How to grow a pineapple plant that will produce sweet, golden fruit. Growing pineapples in pots or in the ground. Pictures of pineapple plants in bloom. Cheapest pineapple plants for sale.
This is a pineapple growing in my zone 9a back yard in Florida.
(The brick red flowers around it are those of the shrimp plant.)
I have five or six of them in the ground and several more in pots.
They make it through the winters (I do cover them with blankets on the coldest nights) in all but the coldest spots in the yard. I started my mini plantation with a top from a store bought fruit.
I harvest at least one pineapple every year. Every time I harvest one, I plant the top and that's how I start more pineapple plants.Pineapples can be started from tops, slips or even seeds! You can plant tops or slips in any warm, sunny spot in your yard. A mature pineapple is 3-4 feet across so give each plant enough room.
Pineapple plants are tough and not picky. You don't even have to root the tops before you plant them. If you'd like to root them first go to
Starting A Pineapple Plant
to see how to do this.
The soil in my yard is mostly sand, so I add a little compost to the planting area first.
Growing pineapple plants is easy which is why I like them so much. Once the plants are rooted in, they don't need much care. Just don't let them dry completely out before they are established. Don't drown them either. They like it a bit too dry better than a bit too wet. The soil needs to drain well.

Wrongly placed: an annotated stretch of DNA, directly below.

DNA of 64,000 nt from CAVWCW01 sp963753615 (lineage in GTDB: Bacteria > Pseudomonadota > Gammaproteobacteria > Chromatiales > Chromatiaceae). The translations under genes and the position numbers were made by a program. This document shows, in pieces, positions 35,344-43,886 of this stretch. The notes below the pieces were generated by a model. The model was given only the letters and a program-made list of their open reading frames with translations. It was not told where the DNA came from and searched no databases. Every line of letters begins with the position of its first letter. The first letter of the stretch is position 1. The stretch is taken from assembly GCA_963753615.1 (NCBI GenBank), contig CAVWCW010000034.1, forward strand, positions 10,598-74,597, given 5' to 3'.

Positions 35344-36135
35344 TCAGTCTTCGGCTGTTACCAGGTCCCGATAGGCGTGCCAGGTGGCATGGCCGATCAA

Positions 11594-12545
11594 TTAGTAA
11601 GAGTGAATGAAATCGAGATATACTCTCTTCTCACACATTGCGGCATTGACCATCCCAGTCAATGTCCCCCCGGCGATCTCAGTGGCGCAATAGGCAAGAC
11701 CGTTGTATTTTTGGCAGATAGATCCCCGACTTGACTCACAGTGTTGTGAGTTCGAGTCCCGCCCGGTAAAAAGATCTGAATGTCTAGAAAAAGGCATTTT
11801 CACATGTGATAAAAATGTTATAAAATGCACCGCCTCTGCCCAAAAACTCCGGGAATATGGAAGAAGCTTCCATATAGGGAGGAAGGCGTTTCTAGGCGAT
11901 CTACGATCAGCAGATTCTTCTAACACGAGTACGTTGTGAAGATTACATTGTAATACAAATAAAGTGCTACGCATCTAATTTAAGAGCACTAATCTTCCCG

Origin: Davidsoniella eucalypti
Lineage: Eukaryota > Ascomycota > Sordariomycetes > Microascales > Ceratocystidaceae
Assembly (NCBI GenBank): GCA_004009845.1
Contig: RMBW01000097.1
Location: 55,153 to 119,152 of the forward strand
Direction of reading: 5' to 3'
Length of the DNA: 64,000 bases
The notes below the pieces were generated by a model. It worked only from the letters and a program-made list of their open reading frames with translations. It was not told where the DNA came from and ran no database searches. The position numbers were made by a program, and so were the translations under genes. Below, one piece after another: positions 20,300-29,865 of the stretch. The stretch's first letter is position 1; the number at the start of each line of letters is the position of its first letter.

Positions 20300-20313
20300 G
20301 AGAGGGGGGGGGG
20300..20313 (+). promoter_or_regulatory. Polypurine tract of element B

If your soil is too heavy, or if the ground freezes where you live; you'll be better off growing pineapple plants in pots.
I do this so I can move the plants into my screen porch when the fruit begins to ripen in order to keep the raccoons from stealing it. Use a small (6-8") pot to start with. Move the plant into a larger container when it outgrows the first one. I use the biggest pot I can easily move by myself.
The plant won't care what size container you grow it in. But pineapple plants in small pots produce small fruits.
They don't require a lot of food and are not particular about what kind they get. Just sprinkle the soil around them with whatever granular fertilizer you have handy in the late spring and early fall. I will sometimes pour a little liquid fertilizer into the cup once the plants are big enough to bloom.
Plants usually fruit in about two years depending on climate and care. Each top I have planted has produced fruit for me in this time frame. If I were to feed my plants more and protect them from the cold more, I might get fruit in 18 months.
Pineapples are a bromeliad so they don't really flower. When they bloom, what they actually do is send up an inflorescence. This is very colorful and long lasting.
The inside of the cup turns bright red when the plant is ready to bloom. Once this happens, you will soon see a tiny pineapple top forming inside the cup. Over a couple of weeks it will rise out of the cup on a stalk.
This little pineapple will then bloom with its own little purple flowers! This is one of the most spectacular shows in the pant kingdom. I never tire of watching my pineapples do this. Once you start growing pineapple, neither will you.
Patience is required as it takes a pineapple fruit several months to grow to its full size. The ultimate size of the fruit depends on the cultivar you are growing and the amount of soil around its roots. Plants in the ground generally produce larger fruit than potted plants. When the fruit begins to color up, it's as big as it's going to get.
Now you know how to grow a pineapple as well as how to grow a pineapple plantation.